When I think of cancer, my mind takes a stroll down memory lane. I see scores of women and children-women diagnosed with breast, ovarian, or uterine cancer; children fighting leukemia, bone cancers, or muscle sarcomas.
During a routine examination I found an enlarged kidney containing a renal cell cancer in one middle-aged woman. Another patient’s pelvic adenopathy alerted me to the diagnosis of malignant lymphoma.
I also think of my dad and his battle with prostate cancer.
In moments of reflection I recall a 32-year-old colleague who came to me for her routine checkup. Her pap smear revealed atypical cells suggestive of malignancy. My investigations, increasingly complex, failed to reveal the source. Eventually I laparoscoped her, closely examining her ovaries and pelvic organs. Everything looked fine-except for a peanut-sized lesion on an ovary. I carefully and meticulously scanned the peritoneum, and some tiny salt grain irregularities caught my eye. These I biopsied.
Imagine my sorrow in having to communicate a diagnosis of widespread peritoneal and ovarian cancer. Imagine my patient’s difficulties in her two-year losing battle for survival. Imagine the heartbreak that entered the life of the young child she left behind.
How it All Begins
If prevention were understood and easy, these cases might not have occurred. Advances in understanding evolve daily. The new vaccine against human papilloma virus may well reduce cervical cancer to a fraction of its current prevalence. Screening procedures employed by many physicians are directed at detecting malignant change before it can spread. Yet despite all these diagnostic and therapeutic advances, prevention obviously is the optimal approach.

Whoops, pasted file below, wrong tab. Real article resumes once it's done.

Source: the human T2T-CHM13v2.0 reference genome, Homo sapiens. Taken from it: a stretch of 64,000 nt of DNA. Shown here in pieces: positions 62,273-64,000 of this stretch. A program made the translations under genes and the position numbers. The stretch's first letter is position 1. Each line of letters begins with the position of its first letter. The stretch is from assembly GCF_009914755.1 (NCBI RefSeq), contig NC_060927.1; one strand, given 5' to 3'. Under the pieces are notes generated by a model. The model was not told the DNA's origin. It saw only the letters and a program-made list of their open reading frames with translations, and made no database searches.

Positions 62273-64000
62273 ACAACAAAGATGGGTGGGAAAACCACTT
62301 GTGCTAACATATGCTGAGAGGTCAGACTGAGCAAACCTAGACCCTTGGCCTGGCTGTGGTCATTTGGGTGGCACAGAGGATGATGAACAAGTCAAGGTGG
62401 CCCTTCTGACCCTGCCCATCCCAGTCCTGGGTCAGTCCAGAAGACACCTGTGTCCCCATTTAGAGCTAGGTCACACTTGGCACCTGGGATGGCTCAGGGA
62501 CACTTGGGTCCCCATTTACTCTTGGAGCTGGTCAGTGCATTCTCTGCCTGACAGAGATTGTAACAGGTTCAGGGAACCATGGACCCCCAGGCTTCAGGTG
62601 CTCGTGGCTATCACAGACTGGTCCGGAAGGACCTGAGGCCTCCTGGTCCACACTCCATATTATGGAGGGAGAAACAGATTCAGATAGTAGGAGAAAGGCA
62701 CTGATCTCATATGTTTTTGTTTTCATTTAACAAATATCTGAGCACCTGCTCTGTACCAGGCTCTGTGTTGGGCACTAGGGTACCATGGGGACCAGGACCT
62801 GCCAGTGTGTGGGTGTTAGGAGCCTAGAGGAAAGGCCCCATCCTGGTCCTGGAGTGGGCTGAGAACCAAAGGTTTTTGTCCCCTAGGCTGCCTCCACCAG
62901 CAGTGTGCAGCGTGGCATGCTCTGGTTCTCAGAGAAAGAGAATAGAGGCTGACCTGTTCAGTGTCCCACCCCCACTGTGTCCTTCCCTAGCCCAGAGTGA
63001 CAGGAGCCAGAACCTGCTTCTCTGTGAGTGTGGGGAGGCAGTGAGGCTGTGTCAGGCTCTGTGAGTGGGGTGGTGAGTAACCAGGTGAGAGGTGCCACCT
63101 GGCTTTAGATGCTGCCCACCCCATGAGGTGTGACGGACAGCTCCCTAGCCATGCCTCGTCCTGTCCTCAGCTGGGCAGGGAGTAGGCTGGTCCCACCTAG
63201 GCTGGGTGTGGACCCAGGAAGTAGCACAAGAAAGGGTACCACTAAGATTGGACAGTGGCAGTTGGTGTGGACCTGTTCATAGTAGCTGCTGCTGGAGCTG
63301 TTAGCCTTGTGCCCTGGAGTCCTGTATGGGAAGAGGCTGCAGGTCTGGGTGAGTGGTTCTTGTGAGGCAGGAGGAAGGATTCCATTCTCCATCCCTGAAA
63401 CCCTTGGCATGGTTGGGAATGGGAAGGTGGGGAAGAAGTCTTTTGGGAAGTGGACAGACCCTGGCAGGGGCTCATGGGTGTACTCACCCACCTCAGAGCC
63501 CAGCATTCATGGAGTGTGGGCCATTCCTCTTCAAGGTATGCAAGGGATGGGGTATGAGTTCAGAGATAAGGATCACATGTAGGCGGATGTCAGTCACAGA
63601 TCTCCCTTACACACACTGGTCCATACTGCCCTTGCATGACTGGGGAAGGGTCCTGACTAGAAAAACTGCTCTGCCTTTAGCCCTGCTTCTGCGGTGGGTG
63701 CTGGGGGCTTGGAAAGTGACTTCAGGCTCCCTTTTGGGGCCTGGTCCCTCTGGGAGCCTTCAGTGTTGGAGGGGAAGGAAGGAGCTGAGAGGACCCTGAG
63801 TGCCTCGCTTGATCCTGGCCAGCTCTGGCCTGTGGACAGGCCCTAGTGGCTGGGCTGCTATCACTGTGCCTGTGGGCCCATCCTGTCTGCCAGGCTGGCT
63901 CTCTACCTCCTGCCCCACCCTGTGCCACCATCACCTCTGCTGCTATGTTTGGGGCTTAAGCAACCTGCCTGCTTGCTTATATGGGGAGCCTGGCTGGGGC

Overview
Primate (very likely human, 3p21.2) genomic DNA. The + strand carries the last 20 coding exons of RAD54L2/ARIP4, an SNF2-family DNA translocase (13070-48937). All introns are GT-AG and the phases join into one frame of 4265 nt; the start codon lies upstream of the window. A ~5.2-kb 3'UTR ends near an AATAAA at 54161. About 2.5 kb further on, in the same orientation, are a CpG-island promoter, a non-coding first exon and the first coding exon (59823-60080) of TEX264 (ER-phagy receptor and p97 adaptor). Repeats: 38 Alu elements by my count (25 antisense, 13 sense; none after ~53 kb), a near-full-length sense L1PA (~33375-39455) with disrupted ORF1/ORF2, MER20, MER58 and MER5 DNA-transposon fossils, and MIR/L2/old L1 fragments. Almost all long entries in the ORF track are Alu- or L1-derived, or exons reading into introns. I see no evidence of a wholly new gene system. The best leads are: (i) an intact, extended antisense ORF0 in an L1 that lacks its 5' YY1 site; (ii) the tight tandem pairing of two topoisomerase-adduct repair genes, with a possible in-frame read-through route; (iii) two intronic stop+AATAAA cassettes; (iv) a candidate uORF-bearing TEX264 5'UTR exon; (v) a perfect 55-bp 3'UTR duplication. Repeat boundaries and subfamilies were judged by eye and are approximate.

Some clear-cut relationships exist. There’s an infallible link between smoking and cancer. To escape smoking-related cancers, simply don’t smoke!
But many other cancers don’t reveal such obvious correlated
causes. This begs the question Can we alter our risk of cancer? According to current information, there’s a definite role for diet to play in reducing some cancer risks. Same with exercise. Also, abstaining from both tobacco and alcohol products should most certainly be part of anybody’s arsenal of prevention.
Cancer is not a specific or single disease. Each type is specific to the tissue in which it arises. But all cancers share certain common features. The cellular division in cancer is uncontrolled and rapid, leading the cells to lose their tissue specificity to a greater or lesser extent. The stickiness between cells is reduced, making them more able to break off and migrate to other organs and tissues, where new colonies of cancer (metastases) may grow.
The deoxyribonucleic acid (DNA) of the cell nucleus regulates cell division. Modification or damage to the DNA may interfere with this regulation. The actual division of cells requires several nutrients, such as cofactors (vitamins) and proteins. In light of this fact, it’s perfectly logical to ask whether diet could play a role in either the prevention or causation of cancer.
Food for Thought
Some specific cancers are difficult to study because their prevalence and incidence in a community can be so low that valid deductions are not possible. A concept of relative risk permits the evaluation of dietary effects against controlled or general background populations. Factors of genetics, environment, and lifestyle have to be balanced out so as to reduce the chance of their interfering with results. This making of “all other things equal” isn’t easy. The risk, usually over a one-year period, of a cancer in a population eating the diet under consideration is compared to the risk in another population matched for other factors, such as age, gender, etc. A relative risk of 1 means there’s no difference. Less than 1 = less risk; more than 1 = more risk.